Visits to Yasukuni shrine don’t necessarily indicate militaristic trend in Japan

Source: Global Times Published: 2020/10/19 23:08:40

Photo: GT

Former Japanese prime minister Shinzo Abe paid a visit to the Yasukuni Shrine on Monday. "I visited the shrine to show my sincere respect to the spirits of the war dead," Abe said. During Abe's two tenures as prime minister, he visited the Yasukuni Shrine in person only once in 2013. But this is already his second visit since his resignation.

Abe did not pay too many visits to the Yasukuni Shrine as prime minister, because he did not want to excessively arouse diplomatic conflicts with China and South Korea. Back then, Japanese right-wing forces may have been disappointed in Abe. But now, with his visits to the shrine, Abe has made clearer his political and historical views. Abe is trying to show the Japanese right-wing forces that his understanding of Japan's aggressive wars is the same as theirs.

Another reason behind Abe's visits to the controversial shrine since his resignation is that he may want to attract attention. In addition to Abe's health problems, there may be other reasons why he resigned. For example, Japan's economic downturn was too severe to see a U-turn in the short run. As the world's third-largest economy, Japan's GDP contracted by an annualized 3.4 percent in the first quarter of 2020, and 27.8 percent in the second quarter. The recession is almost unstoppable. 

Worse, Abe's epidemic prevention efforts seemed to be ineffective. It was difficult for the Abe administration to control COVID-19 and restart the Japanese economy. Thus, he may have chosen to resign in the hope of making a comeback someday in the future. So Abe went to visit the Yasukuni Shrine twice after resigning, trying to impress the Japanese right-wing forces.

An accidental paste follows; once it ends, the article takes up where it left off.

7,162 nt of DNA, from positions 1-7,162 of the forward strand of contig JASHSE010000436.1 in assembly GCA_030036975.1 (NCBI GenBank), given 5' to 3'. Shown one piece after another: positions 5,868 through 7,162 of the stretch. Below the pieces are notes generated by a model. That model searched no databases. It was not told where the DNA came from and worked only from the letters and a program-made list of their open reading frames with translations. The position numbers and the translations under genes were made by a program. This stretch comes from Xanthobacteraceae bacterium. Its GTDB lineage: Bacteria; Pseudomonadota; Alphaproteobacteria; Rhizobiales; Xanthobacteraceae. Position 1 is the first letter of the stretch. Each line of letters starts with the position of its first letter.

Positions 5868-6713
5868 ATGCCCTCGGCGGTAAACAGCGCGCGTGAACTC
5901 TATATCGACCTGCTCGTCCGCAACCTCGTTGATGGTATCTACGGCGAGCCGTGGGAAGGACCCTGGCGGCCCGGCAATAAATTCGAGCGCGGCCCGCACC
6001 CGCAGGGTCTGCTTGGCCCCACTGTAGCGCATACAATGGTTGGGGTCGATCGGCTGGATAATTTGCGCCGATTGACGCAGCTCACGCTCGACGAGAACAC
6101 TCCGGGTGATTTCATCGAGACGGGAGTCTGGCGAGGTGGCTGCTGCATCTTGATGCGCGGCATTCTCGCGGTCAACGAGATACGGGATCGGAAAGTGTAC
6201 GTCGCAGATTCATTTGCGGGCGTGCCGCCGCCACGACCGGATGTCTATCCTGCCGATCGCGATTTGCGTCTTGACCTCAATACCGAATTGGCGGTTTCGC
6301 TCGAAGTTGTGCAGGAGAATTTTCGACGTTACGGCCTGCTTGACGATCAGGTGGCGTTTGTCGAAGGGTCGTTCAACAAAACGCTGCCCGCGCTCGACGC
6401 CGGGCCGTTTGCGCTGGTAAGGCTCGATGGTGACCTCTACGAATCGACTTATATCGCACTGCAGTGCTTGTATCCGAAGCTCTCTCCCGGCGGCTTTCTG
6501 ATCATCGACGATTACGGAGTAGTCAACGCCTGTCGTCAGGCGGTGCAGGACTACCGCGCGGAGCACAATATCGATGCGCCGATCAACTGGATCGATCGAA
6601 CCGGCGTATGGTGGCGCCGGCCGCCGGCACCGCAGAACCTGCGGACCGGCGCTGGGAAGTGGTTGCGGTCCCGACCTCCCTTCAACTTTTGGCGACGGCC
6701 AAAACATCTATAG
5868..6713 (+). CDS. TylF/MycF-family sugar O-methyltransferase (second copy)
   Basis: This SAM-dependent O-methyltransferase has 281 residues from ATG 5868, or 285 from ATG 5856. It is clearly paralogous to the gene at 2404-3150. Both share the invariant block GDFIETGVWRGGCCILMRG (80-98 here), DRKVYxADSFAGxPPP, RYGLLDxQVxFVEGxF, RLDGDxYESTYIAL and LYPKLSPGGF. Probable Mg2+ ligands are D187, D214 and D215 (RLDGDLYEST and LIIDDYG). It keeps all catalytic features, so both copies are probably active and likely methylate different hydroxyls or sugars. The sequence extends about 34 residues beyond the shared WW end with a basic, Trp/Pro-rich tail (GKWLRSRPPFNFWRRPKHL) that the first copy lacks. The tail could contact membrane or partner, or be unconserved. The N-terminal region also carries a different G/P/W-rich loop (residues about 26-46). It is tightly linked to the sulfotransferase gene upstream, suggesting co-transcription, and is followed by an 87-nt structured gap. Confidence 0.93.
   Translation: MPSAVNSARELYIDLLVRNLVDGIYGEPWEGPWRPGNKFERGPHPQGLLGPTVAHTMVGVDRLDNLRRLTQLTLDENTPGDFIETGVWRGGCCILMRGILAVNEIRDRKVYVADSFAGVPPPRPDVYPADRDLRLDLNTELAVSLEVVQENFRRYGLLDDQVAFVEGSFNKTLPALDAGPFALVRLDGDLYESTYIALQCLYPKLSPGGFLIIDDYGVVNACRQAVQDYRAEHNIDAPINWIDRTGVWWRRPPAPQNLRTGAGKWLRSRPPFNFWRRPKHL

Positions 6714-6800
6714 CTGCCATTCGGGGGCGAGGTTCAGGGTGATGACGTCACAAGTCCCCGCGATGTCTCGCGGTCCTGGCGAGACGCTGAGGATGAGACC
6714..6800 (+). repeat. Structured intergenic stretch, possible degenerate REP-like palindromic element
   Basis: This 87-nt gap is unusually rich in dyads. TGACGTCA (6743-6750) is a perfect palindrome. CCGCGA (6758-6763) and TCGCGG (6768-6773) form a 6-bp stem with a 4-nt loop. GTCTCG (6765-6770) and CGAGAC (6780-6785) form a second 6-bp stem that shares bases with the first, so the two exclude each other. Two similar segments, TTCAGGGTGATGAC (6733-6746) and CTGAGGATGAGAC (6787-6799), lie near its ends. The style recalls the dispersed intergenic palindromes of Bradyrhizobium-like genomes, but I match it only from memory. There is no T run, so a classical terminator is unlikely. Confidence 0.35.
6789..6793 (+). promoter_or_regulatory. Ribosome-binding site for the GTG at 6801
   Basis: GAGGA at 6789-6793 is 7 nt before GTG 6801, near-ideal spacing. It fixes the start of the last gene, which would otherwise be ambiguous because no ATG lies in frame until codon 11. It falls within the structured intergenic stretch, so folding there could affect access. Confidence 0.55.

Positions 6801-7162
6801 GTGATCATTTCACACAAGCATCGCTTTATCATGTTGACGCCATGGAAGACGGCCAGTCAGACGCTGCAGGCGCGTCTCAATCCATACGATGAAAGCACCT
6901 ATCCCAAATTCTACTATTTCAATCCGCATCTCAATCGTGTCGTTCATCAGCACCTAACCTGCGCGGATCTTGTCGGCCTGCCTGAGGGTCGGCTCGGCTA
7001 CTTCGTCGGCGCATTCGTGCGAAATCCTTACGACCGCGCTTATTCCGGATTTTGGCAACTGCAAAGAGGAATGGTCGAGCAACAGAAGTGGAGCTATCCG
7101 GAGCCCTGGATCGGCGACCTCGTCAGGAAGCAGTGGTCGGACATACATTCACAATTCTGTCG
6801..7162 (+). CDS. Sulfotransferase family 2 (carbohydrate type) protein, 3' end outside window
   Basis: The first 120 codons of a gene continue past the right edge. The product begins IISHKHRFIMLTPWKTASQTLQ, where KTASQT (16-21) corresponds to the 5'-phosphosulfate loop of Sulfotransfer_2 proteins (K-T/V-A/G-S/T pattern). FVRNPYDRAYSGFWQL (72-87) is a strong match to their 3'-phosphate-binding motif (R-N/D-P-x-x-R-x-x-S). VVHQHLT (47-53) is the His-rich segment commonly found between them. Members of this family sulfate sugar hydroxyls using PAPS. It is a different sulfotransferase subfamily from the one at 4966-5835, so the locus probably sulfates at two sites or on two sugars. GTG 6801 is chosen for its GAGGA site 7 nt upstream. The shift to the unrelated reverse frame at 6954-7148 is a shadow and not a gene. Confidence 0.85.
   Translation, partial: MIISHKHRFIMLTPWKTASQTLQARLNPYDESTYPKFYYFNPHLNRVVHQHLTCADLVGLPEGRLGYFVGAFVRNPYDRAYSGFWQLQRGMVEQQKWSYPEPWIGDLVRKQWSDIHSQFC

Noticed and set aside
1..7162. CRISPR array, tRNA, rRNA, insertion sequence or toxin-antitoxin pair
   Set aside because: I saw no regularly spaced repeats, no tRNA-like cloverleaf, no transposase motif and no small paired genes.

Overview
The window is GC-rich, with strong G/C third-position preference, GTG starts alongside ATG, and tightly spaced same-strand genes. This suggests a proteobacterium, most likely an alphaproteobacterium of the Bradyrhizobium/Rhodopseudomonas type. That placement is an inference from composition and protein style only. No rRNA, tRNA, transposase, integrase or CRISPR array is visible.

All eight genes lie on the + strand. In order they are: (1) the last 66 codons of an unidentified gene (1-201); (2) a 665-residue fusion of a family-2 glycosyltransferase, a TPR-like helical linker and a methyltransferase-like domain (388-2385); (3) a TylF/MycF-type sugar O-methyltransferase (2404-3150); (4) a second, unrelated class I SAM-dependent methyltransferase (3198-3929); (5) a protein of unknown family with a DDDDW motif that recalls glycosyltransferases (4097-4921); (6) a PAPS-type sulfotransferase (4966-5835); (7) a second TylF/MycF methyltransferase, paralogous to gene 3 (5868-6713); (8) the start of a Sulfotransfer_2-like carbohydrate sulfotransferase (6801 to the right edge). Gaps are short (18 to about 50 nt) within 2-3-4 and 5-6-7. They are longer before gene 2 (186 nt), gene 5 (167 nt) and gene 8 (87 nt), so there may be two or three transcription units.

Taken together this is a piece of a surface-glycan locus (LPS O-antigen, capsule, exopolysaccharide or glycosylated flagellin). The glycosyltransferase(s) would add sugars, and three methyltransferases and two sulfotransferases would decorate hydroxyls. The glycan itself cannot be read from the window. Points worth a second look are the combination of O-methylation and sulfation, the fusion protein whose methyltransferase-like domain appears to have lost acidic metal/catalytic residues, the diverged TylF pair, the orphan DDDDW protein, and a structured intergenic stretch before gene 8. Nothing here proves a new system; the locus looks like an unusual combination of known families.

In addition to Abe's visits, incumbent Japanese Prime Minister Yoshihide Suga on Saturday sent an offering of a potted plant to the Yasukuni Shrine to mark a two-day autumn festival. This shows that Suga, a former Japanese chief cabinet secretary, wants to fully inherit Abe's internal and diplomatic policies. Suga's political attitude is also in line with that of Abe's. Now, as Japanese prime minister, Suga is likely to follow the same path and try to win the support of the right-wing forces. This is why he sent an offering to the Yasukuni Shrine, showing his attitude on historical issues.

Such moves will have an impact on Japan's relations with China, South Korea and other Asian countries. It seems that Japan is ready to risk almost everything on historical issues, as if it believes other countries can do nothing about it. 

Japan has expressed its willingness to improve relations with China, and Suga said in September that Japan attaches great importance to China and regards Japan-China relations as one of the most important bilateral relationships. But Japanese politicians' recent moves show that Japan may still want to maintain a certain political distance from China.

However, visiting the Yasukuni Shrine does not necessarily mean that Japan will again move on to the path of militarism. Militarism represents centralized domestic governance and launching aggressive wars against other countries. We need to admit that Japan has now been transformed into a democratic country. Also, we have to admit that today's Japan seems to have no ambitions for wars of aggression.

It now appears that paying visits to the Yasukuni Shrine and sending offerings to the shrine are more of a symbol to show Japanese politicians' right-wing tendencies. These moves are also a tool to boost domestic morale, unite the Japanese people and increase these politicians' support rate. 

This is also the case for Suga. For him, sending an offering to the Yasukuni Shrine is a symbolic move. Although his view of history is similar to that of Abe, he will not be more right-leaning than Abe because unlike Abe, who comes from a prominent political family, Suga does not have such a family burden. Thus, it is unlikely that the Suga administration will keep hyping historical issues in the future.

The article was compiled by Global Times reporter Li Qingqing based on an interview with Zhou Yongsheng, deputy director of the Japanese Studies Center at China Foreign Affairs University.


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